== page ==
More than a gram of fentanyl should land you in jail, Colorado lawmakers say
A panel of state lawmakers has decided to make possession of more than 1 gram of a substance containing fentanyl a felony in Colorado, reversing part of a 2019 bipartisan law that made possession of up to ‘to 4 grams of a controlled substance a misdemeanor.
The sponsors of Bill 22-1326 – the original version of which would increase penalties only for the distribution of fentanyl, not possession – said the amendment was necessary because of the lethality of the synthetic opioid. Nearly 2,000 people have died after ingesting substances containing fentanyl, which is 50 times more potent than heroin, since 2015.
The amendment criminalizing possession of more than one gram comes with a caveat: a court should determine that the person knew or should have known that the substance they possessed likely contained fentanyl. House Speaker Alec Garnett, a Democrat from Denver who sponsors HB-1326 with Rep. Mike Lynch, a Republican from Wellington, said it could apply to someone with the blue pills known as “M30” which contain fentanyl but are sometimes marketed as oxycodone.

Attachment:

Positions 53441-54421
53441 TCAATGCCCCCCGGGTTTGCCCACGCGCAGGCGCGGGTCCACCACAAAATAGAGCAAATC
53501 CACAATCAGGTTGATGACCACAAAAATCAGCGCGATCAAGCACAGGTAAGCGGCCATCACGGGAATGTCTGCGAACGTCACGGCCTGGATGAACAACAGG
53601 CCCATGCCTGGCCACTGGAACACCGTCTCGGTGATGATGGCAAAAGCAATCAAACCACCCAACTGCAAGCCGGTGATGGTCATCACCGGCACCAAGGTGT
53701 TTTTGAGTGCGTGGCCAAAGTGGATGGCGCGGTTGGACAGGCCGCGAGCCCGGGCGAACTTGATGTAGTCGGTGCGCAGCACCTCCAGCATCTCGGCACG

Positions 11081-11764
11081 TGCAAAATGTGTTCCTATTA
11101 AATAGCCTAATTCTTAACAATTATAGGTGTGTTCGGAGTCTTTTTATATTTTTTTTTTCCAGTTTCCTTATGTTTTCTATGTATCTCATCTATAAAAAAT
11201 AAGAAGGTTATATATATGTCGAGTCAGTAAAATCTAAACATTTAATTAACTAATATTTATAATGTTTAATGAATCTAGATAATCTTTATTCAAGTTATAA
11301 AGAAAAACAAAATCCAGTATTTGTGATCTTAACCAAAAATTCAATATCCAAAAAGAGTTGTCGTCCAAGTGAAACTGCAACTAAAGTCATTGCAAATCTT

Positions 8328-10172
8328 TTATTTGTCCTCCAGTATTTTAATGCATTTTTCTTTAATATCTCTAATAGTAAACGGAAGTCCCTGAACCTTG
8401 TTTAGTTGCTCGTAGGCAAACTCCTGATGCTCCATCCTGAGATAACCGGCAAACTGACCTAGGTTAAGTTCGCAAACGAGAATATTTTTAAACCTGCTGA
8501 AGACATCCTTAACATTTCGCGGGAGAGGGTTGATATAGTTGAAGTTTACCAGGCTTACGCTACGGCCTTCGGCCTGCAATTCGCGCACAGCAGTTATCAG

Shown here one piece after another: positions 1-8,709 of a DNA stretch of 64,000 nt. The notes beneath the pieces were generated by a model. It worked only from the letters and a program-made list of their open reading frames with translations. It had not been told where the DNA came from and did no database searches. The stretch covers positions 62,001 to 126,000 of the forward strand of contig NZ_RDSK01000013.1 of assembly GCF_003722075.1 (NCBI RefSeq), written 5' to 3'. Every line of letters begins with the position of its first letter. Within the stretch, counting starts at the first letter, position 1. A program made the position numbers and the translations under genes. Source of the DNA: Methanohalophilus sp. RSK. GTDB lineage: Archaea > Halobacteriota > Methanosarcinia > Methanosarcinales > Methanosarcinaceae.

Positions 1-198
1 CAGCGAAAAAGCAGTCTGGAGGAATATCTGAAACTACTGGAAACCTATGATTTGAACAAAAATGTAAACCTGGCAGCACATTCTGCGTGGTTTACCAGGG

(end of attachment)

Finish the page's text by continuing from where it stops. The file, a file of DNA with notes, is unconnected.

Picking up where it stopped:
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This would mean that possessing as few as 10 pills could result in a prison sentence of six months to a year and put a felony conviction on his record which could prevent him from accessing housing, employment and post-secondary education. Under current law, possession of up to 4 grams of a Schedule I or II controlled substance is a Level 1 drug offense. The maximum penalty for this type of offense is 18 months in prison. , but 2019 state law encourages judges to sentence those convicted of drug offenses to probation instead of jail time.
This amendment and others came after the House Judiciary Committee spent more than 12 hours hearing public testimony from people on all sides in the fentanyl debate, including family members of those who lost a fentanyl overdose, which many described as poisoning; law enforcement officials who have called for harsher sentences; and harm reduction advocates who implored lawmakers to refrain from further criminalizing drug use instead of providing resources for voluntary drug treatment.